Monday, May 31, 2010

Submarines in the News

Submarines’ stealth capabilities are serverely eroded when they make the “news,” but the “news” is not often meant to inform.  Rather, the “news” is often meant to broadcast certain agendas, or send messages not necessarily “received.”

With the above in mind, I point to two “news” stories.  First, from, under the headline A US nuclear submarine crosses into Strait of Hormuz, which informs us of the following.

Tehran reports that an Iranian naval patrol Thursday, May 27, detected a US nuclear submarine sailing through the strategic Strait of Hormuz, through which most of the oil produced by Persian Gulf states passes on its way to world markets. debkafile’s Iranian sources report Tehran has placed its navy and army on high alert.

Western intelligence and naval sources confirm that a nuclear-armed American submarine has in fact entered the Persian Gulf. This confirms debkafile’s report of May 20 that the Obama administration had decided to boost US military strength in the Mediterranean and Persian Gulf regions in the short term with an extra air and naval strike forces and 6,000 Marine and sea combatants. Carrier Strike Group 10, headed by the USS Harry S. Truman aircraft carrier, was due to sail out of the US Navy base at Norfolk, Virginia Friday, May 21.

The second story, in the Times Online, under the headline Israel stations nuclear missile subs off Iran, informs us of this.

Three German-built Israeli submarines equipped with nuclear cruise missiles are to be deployed in the Gulf near the Iranian coastline.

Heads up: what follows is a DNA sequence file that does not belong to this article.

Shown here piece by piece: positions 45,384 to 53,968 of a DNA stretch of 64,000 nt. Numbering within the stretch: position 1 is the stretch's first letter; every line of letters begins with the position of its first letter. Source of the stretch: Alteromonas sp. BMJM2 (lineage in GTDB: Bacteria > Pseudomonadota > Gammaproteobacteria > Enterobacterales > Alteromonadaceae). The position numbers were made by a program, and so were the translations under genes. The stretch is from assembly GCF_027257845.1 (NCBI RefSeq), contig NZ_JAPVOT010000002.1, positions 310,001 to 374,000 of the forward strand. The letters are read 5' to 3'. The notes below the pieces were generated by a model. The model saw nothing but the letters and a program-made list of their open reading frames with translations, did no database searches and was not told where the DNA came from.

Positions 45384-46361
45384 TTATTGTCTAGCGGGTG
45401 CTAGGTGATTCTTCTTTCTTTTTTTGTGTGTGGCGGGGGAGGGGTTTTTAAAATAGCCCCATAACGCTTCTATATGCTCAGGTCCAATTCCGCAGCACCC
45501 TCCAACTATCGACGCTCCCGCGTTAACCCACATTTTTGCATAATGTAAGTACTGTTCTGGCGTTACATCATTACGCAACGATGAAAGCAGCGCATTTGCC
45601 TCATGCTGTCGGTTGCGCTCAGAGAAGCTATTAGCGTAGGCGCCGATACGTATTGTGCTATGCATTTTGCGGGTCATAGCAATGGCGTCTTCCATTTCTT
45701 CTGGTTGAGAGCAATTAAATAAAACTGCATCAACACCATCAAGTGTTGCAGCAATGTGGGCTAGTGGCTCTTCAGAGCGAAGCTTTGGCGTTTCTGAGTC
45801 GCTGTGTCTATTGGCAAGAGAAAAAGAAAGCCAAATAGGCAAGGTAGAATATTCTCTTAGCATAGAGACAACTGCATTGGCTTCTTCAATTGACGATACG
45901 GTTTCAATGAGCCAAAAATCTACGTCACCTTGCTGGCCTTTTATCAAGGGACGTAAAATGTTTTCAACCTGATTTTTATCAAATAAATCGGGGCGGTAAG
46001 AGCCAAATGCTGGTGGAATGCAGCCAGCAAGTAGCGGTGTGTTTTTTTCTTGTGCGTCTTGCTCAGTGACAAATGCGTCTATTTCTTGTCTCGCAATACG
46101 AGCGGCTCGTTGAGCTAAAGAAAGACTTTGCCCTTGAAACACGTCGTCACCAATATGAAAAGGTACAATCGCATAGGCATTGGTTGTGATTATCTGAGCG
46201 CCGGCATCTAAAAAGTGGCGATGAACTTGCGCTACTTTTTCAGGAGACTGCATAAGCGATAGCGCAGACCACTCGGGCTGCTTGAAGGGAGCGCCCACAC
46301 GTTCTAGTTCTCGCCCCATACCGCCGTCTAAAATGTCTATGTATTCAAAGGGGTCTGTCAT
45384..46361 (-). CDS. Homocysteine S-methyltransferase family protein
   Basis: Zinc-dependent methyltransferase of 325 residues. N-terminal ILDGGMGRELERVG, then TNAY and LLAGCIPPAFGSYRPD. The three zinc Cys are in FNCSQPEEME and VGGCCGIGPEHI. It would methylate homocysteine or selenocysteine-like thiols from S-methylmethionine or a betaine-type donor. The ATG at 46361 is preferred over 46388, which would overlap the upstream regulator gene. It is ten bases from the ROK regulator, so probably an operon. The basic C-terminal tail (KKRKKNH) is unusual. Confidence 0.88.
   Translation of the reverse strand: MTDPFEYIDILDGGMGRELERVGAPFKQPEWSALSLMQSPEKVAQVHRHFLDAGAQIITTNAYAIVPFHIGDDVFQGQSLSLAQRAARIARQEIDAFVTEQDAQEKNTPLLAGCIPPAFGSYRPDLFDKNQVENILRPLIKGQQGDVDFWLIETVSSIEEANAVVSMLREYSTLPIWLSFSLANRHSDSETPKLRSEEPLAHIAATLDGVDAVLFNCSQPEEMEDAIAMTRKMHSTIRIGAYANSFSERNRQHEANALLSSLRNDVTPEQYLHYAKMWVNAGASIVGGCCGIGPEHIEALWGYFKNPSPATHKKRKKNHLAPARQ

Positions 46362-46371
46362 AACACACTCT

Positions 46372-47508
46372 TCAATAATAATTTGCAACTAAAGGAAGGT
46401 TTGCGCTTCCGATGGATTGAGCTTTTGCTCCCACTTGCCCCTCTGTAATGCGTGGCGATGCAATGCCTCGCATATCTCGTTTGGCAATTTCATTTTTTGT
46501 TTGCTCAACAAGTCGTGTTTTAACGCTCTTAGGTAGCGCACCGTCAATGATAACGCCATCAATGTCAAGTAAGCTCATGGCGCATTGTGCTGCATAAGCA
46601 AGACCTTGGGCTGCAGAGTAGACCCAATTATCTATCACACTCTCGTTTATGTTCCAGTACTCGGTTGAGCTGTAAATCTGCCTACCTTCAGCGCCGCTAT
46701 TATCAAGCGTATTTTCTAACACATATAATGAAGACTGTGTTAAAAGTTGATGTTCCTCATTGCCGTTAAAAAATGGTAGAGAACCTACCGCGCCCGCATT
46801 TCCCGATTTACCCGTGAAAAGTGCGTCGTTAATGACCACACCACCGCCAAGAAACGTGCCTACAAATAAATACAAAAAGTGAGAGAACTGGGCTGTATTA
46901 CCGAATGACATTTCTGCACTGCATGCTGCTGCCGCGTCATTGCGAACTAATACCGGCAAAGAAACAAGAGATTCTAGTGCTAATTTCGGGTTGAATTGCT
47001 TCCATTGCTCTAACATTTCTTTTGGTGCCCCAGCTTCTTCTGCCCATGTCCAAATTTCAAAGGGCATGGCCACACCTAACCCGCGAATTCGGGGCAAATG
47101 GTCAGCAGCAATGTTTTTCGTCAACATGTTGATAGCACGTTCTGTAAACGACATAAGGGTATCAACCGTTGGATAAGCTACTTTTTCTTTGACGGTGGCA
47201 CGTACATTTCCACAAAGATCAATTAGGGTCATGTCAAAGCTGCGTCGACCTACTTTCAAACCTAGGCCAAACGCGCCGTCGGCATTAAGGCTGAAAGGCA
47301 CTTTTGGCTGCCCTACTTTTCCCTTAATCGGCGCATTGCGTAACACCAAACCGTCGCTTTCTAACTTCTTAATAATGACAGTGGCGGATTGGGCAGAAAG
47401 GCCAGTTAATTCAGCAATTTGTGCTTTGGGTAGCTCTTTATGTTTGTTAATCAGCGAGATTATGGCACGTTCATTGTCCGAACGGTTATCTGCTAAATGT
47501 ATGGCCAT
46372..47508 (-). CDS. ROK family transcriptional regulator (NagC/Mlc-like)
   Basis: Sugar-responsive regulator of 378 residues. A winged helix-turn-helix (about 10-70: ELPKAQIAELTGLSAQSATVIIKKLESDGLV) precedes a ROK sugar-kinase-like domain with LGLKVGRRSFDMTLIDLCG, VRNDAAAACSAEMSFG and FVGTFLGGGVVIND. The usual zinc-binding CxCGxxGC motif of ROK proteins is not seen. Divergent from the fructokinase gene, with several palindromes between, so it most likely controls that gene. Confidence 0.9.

The first has been sent in response to Israeli fears that ballistic missiles developed by Iran, Syria and Hezbollah, a political and military organisation in Lebanon, could hit sites in Israel, including air bases and missile launchers.

The submarines of Flotilla 7 — Dolphin, Tekuma and Leviathan — have visited the Gulf before. But the decision has now been taken to ensure a permanent presence of at least one of the vessels.

I sincerely hope that the Captains of these submarines, and the naval chains of command, are working together more cooperatively than Obama has appeared to work with the leaders of Israel.

Both sub stories linked via Fred Lapides.

Posted by John Venlet on 05/31 at 11:46 AM
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Memorial Day Thoughts

It’s Memorial Day.  A small thunderstorm is marching in.  It seems appropriate that the storm’s rumblings are currently muffled, like artillery in the distance.